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New Zealand faces a stark choice between a “business as usual” march to extinction of 4000 native species or a new Biodiversity Strategy that puts nature at the heart of everything we do.

The Te Koiroa o te Koiora Biodiversity Strategy discussion document released today for public consultation is the foundation for a bold new plan to reverse the decline of our native species and habitats. It identifies the central role of nature in Aotearoa’s economy, wellbeing and identity.

“The discussion document recognises that as a country we rely on our natural environment but we can’t keep doing things the same way and expect nature to survive and thrive,” says Forest & Bird Chief Executive Kevin Hague.

“We need to put nature at the centre of our economy. The whole of government,  businesses, primary industries and communities will need to work together to restore biodiversity.”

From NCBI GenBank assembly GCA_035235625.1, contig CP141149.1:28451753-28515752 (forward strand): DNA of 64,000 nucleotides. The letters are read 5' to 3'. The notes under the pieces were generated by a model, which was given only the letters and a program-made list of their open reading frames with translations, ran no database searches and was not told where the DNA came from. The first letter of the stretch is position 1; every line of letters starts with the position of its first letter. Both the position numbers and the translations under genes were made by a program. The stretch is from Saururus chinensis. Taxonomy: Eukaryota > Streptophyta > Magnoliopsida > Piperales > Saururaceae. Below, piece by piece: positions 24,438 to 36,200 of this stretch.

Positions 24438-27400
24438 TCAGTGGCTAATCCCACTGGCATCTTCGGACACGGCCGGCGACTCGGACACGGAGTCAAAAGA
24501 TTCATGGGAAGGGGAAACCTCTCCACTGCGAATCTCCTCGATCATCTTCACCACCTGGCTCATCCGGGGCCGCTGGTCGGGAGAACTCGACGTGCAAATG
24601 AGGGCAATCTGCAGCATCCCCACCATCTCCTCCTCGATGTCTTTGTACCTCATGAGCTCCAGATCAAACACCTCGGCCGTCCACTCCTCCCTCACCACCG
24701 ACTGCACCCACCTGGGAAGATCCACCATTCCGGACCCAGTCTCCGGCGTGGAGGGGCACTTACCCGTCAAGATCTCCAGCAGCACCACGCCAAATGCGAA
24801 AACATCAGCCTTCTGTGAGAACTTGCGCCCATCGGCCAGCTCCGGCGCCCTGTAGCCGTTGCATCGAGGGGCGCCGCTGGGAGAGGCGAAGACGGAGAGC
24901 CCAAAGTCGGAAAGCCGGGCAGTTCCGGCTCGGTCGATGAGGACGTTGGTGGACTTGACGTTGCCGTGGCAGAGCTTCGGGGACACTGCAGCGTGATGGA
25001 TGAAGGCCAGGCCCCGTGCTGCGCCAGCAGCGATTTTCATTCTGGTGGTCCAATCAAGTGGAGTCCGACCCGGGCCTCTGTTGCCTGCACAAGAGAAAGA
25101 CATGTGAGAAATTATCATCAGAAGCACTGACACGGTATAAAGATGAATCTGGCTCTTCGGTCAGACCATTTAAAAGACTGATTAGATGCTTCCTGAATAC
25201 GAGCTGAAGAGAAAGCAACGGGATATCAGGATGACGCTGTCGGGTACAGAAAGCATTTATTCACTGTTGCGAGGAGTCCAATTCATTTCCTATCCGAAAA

“If the whole country adopts a bold plan to overhaul outdated laws, fix poor performing institutions and commit the resources to make it happen, it will be a game changer for our 4000 species at risk of extinction,” Mr Hague says.

The strategy discussion document recognises we need to transform the way we use our natural resources. But it lacks specifics about the structural, legislative and economic reforms necessary to drive this change, and is disappointingly weak in setting marine goals.

Mr Hague welcomed the recognition of nature’s crucial role in helping shield us from the impacts of climate change and the importance of removing barriers to tangata whenua acting as kaitiaki or guardians of nature.

Forest & Bird supports the strategy’s vision of nature in Aotearoa being healthy, abundant and thriving, with progress measured with five and 10 year goals. Priority actions include establishing an interim governance structure to oversee the strategy’s implementation. 

“At this crucial discussion phase, it is important we get it right. Forest & Bird wants to work with central and local government, iwi and the private sector to ensure the strategy is implemented,” Mr Hague says.

“It will take the commitment of all levels of government and of all New Zealanders to ensure the latest Biodiversity Strategy does not become another missed opportunity.      

"New Zealand is recognised internationally as a biodiversity hotspot and the world is looking to us to turn around the crisis facing our species and habitats."

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